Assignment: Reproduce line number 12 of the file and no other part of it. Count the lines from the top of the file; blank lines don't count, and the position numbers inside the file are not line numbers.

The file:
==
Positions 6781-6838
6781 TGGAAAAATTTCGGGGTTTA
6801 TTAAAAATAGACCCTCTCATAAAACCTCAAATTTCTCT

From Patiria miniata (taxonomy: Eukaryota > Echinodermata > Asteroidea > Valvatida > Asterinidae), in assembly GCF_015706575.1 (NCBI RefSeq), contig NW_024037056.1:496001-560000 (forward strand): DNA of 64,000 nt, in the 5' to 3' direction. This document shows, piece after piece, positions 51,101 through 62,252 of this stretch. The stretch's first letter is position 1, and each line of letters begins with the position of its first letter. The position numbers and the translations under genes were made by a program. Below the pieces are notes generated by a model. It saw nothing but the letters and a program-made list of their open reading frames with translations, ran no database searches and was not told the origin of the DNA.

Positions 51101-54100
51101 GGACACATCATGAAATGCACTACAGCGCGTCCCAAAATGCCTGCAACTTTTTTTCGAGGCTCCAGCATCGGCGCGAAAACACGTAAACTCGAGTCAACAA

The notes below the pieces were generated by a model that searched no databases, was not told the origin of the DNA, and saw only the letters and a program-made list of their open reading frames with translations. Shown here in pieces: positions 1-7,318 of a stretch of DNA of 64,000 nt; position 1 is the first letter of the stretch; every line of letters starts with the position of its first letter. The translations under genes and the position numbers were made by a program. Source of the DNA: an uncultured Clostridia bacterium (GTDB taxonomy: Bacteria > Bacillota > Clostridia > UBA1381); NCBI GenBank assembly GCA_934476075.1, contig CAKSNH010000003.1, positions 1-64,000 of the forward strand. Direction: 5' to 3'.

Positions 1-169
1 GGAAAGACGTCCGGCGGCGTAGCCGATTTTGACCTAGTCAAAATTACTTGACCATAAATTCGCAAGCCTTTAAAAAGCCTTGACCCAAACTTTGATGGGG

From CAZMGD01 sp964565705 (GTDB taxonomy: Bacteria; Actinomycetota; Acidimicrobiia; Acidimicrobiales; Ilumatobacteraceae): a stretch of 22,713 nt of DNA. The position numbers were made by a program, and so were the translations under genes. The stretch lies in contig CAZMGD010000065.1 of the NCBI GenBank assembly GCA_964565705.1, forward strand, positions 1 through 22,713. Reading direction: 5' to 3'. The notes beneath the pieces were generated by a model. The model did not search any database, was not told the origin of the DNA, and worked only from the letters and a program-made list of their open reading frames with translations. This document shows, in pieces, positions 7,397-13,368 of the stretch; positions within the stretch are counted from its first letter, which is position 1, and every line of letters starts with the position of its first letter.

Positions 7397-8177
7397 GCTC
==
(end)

7397 GCTC